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Acyclovir Prescribed at 60mg/kg/day for 21 Days is Safe and Effective in the Treatment of Neonatal Herpes Simplex Infections


  • In infants ages 0 to 2 months of age being treated for presumed meningoencephalitis, do the risks of IV acyclovir outweigh the risks for complications of severe HSV infections?

Clinical Bottom Lines

  1. Acyclovir prescribed at 60 mg/kg/day for 21days appears more effective in the treatment of disseminated and CNS herpes simplex infections than does 30 mg/kg/day for 10days (the relative effects of length of treatment and dose are unknown).
  2. The side effects of high dose acyclovir are likely limited to neutropenia, which resolves with moderation or cessation of therapy. Other side effects, including liver/kidney dysfunction and thrombocytopenia, are likely related to some combination of disease severity and acyclovir, but they usually resolve if monitored and treated appropriately.

Summary of Key Evidence

  1. Prospective, non-randomized, non-blinded, multi-center clinical trial using historical controls. Compared sequentially accrued patients with documented HSV infections (either skin/eye/mucocutaneous (SEM), CNS, or disseminated) treated with intermediate dose acyclovir (45 mg/kg/day for 21days) or high dose (60 mg/kg/day for 21days) to historical controls who received standard dose (30 mg/kg/day for 10days) therapy.1
  2. Patients were accrued over an 8 year period (1989-1997) and compared to controls enrolled in a previous trial from 1981-1988.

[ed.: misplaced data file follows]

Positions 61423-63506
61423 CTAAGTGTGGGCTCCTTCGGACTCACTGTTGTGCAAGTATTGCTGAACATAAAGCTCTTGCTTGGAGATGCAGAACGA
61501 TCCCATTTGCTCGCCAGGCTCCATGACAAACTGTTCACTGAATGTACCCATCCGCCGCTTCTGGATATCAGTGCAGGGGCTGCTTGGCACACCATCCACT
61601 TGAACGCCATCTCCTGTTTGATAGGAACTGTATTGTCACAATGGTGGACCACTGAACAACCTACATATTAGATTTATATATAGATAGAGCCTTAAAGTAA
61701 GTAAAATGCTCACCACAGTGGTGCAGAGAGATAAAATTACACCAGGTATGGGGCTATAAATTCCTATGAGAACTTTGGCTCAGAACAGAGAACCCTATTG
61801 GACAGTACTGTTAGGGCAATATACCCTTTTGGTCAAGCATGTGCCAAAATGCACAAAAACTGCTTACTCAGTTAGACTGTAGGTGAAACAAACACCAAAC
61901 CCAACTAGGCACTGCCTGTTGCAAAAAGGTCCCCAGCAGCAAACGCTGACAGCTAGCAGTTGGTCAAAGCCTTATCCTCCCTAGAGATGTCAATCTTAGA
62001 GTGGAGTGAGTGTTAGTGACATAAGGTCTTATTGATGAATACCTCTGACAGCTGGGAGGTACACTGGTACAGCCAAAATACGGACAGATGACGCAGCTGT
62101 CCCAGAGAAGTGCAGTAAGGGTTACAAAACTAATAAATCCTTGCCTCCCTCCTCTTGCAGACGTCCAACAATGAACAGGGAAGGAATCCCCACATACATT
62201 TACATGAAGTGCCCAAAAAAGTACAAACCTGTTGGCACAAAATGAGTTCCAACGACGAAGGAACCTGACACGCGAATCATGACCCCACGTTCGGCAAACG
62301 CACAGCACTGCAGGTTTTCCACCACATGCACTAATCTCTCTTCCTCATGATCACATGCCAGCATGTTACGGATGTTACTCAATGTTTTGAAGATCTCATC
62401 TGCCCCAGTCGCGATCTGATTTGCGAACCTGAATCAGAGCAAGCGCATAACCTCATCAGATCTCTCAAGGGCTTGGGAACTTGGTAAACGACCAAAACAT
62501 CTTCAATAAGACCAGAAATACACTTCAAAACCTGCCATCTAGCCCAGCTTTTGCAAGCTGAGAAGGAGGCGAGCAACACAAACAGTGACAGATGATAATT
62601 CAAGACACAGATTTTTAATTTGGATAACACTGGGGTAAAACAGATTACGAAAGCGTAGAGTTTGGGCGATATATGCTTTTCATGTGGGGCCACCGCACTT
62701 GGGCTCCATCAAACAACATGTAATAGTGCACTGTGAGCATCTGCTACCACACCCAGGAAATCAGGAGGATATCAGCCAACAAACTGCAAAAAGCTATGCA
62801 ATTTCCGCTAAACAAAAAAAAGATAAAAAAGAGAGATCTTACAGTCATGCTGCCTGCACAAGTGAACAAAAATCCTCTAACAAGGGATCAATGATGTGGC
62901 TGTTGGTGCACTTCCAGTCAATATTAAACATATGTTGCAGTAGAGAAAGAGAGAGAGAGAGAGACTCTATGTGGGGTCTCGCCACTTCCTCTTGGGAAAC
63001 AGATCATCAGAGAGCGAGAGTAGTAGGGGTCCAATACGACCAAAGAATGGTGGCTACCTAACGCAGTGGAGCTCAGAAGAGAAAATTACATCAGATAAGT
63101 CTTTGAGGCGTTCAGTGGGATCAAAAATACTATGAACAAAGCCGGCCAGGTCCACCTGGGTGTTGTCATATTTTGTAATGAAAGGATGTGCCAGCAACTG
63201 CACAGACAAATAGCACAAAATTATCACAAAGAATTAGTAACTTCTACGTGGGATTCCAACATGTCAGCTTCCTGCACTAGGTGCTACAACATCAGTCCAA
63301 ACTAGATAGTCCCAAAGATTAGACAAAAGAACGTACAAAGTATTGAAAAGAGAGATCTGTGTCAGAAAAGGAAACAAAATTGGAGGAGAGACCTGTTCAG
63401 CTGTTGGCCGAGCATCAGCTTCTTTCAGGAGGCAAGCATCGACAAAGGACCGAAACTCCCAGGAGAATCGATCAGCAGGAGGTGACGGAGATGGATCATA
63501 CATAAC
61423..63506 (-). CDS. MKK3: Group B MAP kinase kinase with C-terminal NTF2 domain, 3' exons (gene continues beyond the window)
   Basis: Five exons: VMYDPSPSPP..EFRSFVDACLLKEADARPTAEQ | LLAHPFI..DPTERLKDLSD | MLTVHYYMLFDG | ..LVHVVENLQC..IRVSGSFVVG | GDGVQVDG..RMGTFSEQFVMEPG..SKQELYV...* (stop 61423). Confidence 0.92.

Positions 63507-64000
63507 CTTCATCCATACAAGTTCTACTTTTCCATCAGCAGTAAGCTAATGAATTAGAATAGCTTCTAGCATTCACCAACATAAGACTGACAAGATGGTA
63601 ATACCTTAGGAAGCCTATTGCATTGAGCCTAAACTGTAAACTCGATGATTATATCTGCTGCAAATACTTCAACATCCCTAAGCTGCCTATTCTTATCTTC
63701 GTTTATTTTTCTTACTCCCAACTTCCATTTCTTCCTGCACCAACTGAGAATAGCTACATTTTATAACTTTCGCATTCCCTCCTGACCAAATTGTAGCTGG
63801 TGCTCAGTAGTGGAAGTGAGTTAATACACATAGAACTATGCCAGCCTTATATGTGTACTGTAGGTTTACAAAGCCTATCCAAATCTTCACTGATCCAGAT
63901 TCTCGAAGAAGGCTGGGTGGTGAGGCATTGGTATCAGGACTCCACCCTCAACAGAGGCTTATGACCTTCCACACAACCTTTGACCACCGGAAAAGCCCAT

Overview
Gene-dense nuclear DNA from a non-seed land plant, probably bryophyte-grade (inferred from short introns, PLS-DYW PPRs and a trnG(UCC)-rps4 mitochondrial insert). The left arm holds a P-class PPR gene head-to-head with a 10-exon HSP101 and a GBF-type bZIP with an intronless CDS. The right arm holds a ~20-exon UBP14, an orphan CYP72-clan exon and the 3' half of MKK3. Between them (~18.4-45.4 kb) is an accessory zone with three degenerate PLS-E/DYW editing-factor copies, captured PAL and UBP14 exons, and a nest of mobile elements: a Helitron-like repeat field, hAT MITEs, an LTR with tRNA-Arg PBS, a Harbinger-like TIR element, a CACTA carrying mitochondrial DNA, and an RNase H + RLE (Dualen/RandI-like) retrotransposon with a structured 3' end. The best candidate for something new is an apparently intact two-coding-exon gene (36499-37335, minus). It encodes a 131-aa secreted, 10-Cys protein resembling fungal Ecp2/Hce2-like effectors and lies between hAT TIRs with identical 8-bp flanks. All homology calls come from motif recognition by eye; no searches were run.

3. The intermediate treatment group had 16 patients, which was too small to adequately assess for meaningful differences between intermediate and high dosing.
  4. The 72 patients treated with high dose therapy were compared to 107 standard dose controls.
  5. Overall, patients treated with high dose acyclovir had substantially improved mortality compared to patients who had previously received standard dosing.
  6. Patients with disseminated HSV had improved mortality (31% compared to 61%, NNT=3) when treated with high dose acyclovir compared with standard dose treatment.
  7. Elevations in AST, bilirubin, creatinine, and thrombocytopenia were noted in patients with disseminated disease treated with high dose acyclovir but were not compared to controls.
  8. Neutropenia was found in both patients with disseminated disease and localized CNS disease treated with high dose acyclovir. The neutropenia resolved with moderation of therapy.

Additional Comments

  • The study was limited by small sample size, variations in group characteristics, and improvements in supportive care over the study time periods.
  • The study was unable to demonstrate differences in subgroup mortality and long term follow-up morbidity because of the small sample size and significant (undefined) lost to follow-up of enrolled patients.
  • Improved mortality with high dose therapy was dramatic and at a minimal cost of side effects. The side effects of standard dose acyclovir, however, were not compared to those patients who received high dose therapy in the study.
  • Mortality and long term sequelae of neonatal HSV infections are severe.


  1. Kimberlin DW, et al. Safety and efficacy of high-dose intravenous acyclovir in the management of neonatal herpes simplex virus infections. Pediatrics 2001;108:230-8.

CAT Author: Brian Benneyworth, MD

CAT Appraisers: James Gurney, PhD

Date appraised: January 24, 2007

Last updated October 29, 2008
Department of Pediatrics and Communicable Diseases
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